Awareness... Self Care

The current conditions create a safe place to get to know what makes me tick, happy, passionate...

I have told more of my close friends on a one on one face to face talk that I live with HIV. I am owning my truth and I hope they will stay in my life. The reactions will not hinder my commitment to educating everyone I can and, most importantly, ME.

However I must not play into the role of puppet or stigmatizer.

I am seriously answering my own tough questions. What keeps me from seeing the potential I hold? Am I not the same, if not a stronger woman?

For me, allowing others to place labels on me only adds fuel to an already burning rage of unanswered emotions. I know feelings change several times daily; my reaction to such events is the first step to gathering facts and living my truth.

Being able to hear I love you from me to me. That is were I am starting.

The joy I have been receiving is from engaging in conversations about real life. How is HIV transmitted? What is criminalization? U = U means what? How do I get tested? Why is it ok to have sex and pass on other STIs without being prosecuted? Can you ever have sex again? How do you put on a condom? Where would I buy one? Are there sizes? Can I get HIV from drinking after you?

I thought with universal precautions and after 30 plus years of HIV education we should all know these answers... It’s so far from the truth.

So many sexually active people I talk to will bash a gay man, a sex worker, an addict, a hetero sexual man or woman for living with HIV. Yet they don’t understand the first thing about their own sexual health.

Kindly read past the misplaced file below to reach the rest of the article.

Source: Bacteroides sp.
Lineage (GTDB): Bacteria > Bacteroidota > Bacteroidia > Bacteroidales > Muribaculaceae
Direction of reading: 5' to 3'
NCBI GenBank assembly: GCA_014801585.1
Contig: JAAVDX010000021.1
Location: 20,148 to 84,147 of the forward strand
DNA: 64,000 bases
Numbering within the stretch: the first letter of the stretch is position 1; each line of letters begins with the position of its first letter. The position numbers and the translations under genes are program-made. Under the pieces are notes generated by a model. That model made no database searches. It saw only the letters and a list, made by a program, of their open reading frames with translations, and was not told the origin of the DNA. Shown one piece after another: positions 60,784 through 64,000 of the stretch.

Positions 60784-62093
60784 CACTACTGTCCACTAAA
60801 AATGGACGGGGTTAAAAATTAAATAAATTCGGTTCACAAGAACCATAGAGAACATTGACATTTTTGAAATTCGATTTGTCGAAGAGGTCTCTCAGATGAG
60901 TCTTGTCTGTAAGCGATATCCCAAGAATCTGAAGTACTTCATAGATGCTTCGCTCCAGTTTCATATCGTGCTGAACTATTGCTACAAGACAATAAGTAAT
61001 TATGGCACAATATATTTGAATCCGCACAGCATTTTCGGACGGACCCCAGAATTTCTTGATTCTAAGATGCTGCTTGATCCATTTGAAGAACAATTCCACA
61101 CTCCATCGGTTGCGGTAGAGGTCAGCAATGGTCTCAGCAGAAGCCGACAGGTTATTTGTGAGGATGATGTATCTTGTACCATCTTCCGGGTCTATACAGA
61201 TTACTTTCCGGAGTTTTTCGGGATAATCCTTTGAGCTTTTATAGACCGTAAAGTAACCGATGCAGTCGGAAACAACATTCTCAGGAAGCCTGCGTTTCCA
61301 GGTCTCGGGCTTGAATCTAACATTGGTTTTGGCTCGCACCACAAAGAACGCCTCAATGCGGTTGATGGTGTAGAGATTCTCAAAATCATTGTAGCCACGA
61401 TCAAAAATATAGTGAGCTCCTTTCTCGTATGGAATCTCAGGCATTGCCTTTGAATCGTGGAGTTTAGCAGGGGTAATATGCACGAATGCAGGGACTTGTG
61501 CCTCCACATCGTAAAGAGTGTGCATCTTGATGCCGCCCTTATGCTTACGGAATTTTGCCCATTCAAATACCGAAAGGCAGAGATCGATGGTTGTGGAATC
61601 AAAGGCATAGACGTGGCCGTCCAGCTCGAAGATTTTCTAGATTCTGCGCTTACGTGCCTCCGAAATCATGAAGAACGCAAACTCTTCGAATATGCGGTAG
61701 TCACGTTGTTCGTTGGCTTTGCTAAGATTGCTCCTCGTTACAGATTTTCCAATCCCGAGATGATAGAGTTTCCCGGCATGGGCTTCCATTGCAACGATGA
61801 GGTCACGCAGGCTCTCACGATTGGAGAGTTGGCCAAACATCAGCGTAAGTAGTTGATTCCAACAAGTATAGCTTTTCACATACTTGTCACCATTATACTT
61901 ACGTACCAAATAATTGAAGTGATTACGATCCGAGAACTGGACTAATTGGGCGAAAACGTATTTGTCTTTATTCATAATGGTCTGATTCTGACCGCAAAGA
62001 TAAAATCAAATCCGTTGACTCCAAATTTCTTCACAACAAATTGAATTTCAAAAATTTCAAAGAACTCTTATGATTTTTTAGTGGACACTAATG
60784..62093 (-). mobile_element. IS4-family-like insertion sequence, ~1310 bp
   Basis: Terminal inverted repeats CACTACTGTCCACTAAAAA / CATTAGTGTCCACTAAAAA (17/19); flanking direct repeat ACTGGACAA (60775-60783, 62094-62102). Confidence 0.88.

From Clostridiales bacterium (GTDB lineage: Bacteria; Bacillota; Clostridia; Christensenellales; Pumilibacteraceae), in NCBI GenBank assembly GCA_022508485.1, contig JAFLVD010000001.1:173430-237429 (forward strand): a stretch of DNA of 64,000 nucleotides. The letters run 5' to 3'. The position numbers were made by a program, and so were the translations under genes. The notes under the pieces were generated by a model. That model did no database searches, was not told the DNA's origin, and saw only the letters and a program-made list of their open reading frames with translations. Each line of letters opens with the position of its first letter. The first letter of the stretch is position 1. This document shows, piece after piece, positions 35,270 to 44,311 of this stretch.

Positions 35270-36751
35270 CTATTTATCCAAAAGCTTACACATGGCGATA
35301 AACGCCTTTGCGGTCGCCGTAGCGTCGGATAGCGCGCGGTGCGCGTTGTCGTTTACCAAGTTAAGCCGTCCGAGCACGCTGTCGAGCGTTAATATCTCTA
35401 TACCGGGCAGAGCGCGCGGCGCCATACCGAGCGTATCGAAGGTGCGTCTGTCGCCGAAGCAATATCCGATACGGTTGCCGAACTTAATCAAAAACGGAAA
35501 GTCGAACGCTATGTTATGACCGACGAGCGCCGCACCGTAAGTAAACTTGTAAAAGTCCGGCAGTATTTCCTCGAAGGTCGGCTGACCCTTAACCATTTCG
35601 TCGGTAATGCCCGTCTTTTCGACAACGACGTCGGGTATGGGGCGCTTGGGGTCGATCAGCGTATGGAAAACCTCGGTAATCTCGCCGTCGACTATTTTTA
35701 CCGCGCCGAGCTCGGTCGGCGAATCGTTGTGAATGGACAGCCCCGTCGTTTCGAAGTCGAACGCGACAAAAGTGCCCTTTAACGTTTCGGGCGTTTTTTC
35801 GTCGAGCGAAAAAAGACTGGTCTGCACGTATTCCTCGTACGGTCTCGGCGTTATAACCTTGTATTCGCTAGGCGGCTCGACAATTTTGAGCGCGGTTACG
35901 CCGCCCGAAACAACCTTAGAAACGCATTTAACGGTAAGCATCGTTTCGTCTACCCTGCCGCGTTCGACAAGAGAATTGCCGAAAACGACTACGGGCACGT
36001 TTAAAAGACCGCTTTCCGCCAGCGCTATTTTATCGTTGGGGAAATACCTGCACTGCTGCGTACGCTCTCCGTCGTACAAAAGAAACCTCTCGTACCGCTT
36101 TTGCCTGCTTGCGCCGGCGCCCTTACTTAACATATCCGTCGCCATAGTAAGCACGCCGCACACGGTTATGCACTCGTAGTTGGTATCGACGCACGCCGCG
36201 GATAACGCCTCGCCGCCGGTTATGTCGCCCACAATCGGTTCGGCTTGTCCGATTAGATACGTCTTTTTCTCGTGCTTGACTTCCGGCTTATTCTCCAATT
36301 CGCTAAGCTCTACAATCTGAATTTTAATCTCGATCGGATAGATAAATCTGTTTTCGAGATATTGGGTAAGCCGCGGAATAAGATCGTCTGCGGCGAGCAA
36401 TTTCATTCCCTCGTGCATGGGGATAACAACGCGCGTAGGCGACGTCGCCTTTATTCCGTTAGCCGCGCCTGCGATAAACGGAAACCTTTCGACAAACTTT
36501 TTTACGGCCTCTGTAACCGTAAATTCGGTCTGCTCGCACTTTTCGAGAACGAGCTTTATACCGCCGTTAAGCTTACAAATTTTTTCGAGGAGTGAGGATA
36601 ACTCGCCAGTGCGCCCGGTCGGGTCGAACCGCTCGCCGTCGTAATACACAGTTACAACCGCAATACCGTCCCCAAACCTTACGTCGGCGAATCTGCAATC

This is so saddening. I would like to take the time with each person to learn for myself and educate the next person. In a perfect world we could change the way HIV is talked about or ignored. 

In real life it’s been over 3 decades and HIV is on the rise (according to a report by Vicente Arenas CBSNews Aug 14 2015). HIV is on the rise in Florida.

Happily to me, stigma is losing its power each time HIV is addressed openly. The conversations have been funny in a sense the language is wrong. The reflections on HIV and AIDS is still that of the 80s. I can only have patience and try to educate or direct to where fact sheets and accurate information can be found (thewellproject.org, thebody.com, pwn-usa, and the CDC WEBSITE). There are so many ways to educate yourself from the comfort of your home.

A person living with this condition is amazing in their pursuit of life. An inspiration to the community. A warrior; a dreamer. A human with a condition - a treatable condition.

I aspire to stop stigma. I will not be silenced. To all that have been open to talking instead of throwing hurtful twists on a serious chronic illness people are living with, I appreciate your time and space. 

I am looking forward to participating in HINAC3 so I can understand how I as a plhiv can help my community without being jailed for living undetectable with HIV.

When I am able to help another better understand how far we have come in science, and how far we still have to come in educating the masses, I feel all the injustice I have endured is worth it. 

Helping bring faces and strength to HIV, let’s encourage and build each other up. We are bigger than AIDS. As The Well Project puts it, "Building Hope One Woman at a Time” (or human).

I will not whisper HIV or AIDS !!!!

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